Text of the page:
Tomorrow, June and I will celebrate our wedding anniversary. We were married in 1957, hence the title of this article.
Many of you remember the year 1957, although there are some readers of this blog who were born after 1951-52 and so don’t remember ’57. But for those who remember that year well, you probably also recall how then 1900 seemed like a very long time in the past.
Well, now it is as many years back to 1957 as it was in 1957 back to 1900!
Do you “old timers” remember some of the following things about 1957? The top two hit songs of the year were Elvis Presley’s “All Shook Up” and Pat Boone’s “Love Letters in the Sand.” (I liked the latter much more than the former.)
The movie that won the Academy Award for Best Picture of 1957 was “Bridge on the River Kwai.” Many of you probably remember the touching 1957 family movie “Old Yeller.”
Although it came out toward the end of 1956, Cecil B. DeMille’s “The Ten Commandments” was popular in 1957, and June and I saw it on our wedding trip.
The New York Times bestseller list for May 26, 1957, indicated that John F. Kennedy’s “Profiles in Courage” and Grace Metalious’s novel “Peyton Place” had been on that list for the most weeks in the non-fiction and fiction categories, respectively.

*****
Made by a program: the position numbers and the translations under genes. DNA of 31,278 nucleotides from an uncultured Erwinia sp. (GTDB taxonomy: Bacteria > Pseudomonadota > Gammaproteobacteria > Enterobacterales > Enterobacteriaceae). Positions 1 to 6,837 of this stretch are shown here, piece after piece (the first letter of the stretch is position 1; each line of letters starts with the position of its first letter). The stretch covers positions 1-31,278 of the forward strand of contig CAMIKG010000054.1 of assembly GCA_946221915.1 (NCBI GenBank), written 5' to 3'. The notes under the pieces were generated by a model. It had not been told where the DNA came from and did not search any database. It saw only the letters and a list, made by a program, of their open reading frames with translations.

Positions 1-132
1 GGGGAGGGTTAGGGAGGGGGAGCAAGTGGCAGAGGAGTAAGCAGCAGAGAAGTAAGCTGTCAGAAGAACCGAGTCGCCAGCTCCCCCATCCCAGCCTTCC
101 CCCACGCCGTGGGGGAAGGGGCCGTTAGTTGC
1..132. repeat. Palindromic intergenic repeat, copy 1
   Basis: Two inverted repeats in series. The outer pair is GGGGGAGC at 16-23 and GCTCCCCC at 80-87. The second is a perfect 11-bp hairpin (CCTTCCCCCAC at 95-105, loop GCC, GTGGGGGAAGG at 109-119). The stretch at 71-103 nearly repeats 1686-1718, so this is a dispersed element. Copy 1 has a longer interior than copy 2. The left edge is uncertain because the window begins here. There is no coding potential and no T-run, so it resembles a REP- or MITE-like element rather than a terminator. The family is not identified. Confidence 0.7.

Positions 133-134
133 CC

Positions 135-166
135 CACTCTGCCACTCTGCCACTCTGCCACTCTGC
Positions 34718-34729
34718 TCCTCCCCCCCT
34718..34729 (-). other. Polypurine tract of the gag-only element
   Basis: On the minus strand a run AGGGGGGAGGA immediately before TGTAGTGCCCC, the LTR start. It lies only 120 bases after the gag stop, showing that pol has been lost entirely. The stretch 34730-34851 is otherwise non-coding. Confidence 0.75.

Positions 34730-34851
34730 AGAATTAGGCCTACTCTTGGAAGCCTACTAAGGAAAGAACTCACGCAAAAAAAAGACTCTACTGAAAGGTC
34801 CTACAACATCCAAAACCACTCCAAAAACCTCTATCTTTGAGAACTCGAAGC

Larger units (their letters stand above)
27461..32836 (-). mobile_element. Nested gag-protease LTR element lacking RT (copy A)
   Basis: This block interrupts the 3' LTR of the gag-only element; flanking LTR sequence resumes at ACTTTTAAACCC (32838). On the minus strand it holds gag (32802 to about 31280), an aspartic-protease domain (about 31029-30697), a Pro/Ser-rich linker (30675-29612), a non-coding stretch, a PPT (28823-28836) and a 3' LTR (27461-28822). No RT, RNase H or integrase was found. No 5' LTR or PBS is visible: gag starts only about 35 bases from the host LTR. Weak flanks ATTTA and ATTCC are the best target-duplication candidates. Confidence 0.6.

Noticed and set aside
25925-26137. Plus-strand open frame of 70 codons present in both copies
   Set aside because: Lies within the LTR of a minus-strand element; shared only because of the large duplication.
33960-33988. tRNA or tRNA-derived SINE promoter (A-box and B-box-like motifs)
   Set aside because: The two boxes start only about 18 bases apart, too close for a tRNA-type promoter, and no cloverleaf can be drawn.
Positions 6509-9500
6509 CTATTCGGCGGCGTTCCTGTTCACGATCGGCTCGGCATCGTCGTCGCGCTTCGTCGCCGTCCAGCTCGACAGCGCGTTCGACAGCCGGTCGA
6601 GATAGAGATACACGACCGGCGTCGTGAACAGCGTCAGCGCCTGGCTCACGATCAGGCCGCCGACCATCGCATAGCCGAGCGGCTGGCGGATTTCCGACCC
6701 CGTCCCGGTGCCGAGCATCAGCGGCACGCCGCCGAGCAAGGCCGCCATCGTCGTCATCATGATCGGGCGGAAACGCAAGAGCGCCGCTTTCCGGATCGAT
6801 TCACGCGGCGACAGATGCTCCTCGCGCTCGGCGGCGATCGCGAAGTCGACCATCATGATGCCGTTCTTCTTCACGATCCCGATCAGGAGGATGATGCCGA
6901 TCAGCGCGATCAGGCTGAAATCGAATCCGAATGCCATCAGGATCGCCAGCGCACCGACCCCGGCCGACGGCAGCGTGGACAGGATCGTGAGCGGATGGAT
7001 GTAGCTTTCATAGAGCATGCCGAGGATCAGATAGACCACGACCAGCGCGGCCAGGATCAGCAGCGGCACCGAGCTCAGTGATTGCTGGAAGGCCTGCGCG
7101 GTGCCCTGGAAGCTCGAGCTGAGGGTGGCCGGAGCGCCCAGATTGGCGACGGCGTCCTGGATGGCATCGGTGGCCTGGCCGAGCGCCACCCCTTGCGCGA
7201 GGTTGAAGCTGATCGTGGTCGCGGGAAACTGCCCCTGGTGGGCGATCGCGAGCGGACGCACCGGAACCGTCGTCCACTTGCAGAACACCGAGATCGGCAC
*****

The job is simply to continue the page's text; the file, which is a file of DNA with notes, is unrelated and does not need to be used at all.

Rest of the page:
Many things were quite different in 1957 than they are now. After we married, we had only one landline, rotary dial telephone. Long distance calls were expensive—and rare.
And since we were students and didn’t have much money, we didn’t even own a television for several years.
The summer we got married, I worked at the shoe factory in Windsor, Mo., where I was also pastor of a small mission church. Most of that summer I earned only the minimum wage of $1.00 an hour—plus the $25 a week received from the church.
That fall after we enrolled in William Jewell College, I was happy to get a good-paying job in downtown Kansas City: it paid $1.17 an hour when I started, if I remember correctly.
Granted, a dollar went further back then. When we moved to Liberty at the end of the summer, we were happy to find a two-room apartment for $50 a month, including utilities. The average cost of a new house was just over $12,000 then.
Gasoline averaged about 24 cents a gallon—although I remember buying some for 17.9 cents during a “price war” in Liberty.
One of the top-selling cars in 1957 was the Chevrolet Bel Air—and the price of a new two door hardtop, like the one pictured, was $2,300. (The one in the picture is priced at $139,900 now!)
In January 1957, Dwight D. Eisenhower was inaugurated for his second term as POTUS. In September he sent federal troops to Arkansas to provide safe passage into Central High School for the Little Rock Nine.
In October 1957 the Soviet Union launched Sputnik I, the first artificial satellite to orbit the earth. That event sent a shock wave through the American public, as it seemed to indicate the technologically superiority of the USSR.
Yes, it is interesting to look back to 1957 and to remember the way things were then and how different things are now.
But for me, personally, the best thing about 1957 was getting married to a wonderful woman who has been willing to put up with me for 57 years—and counting.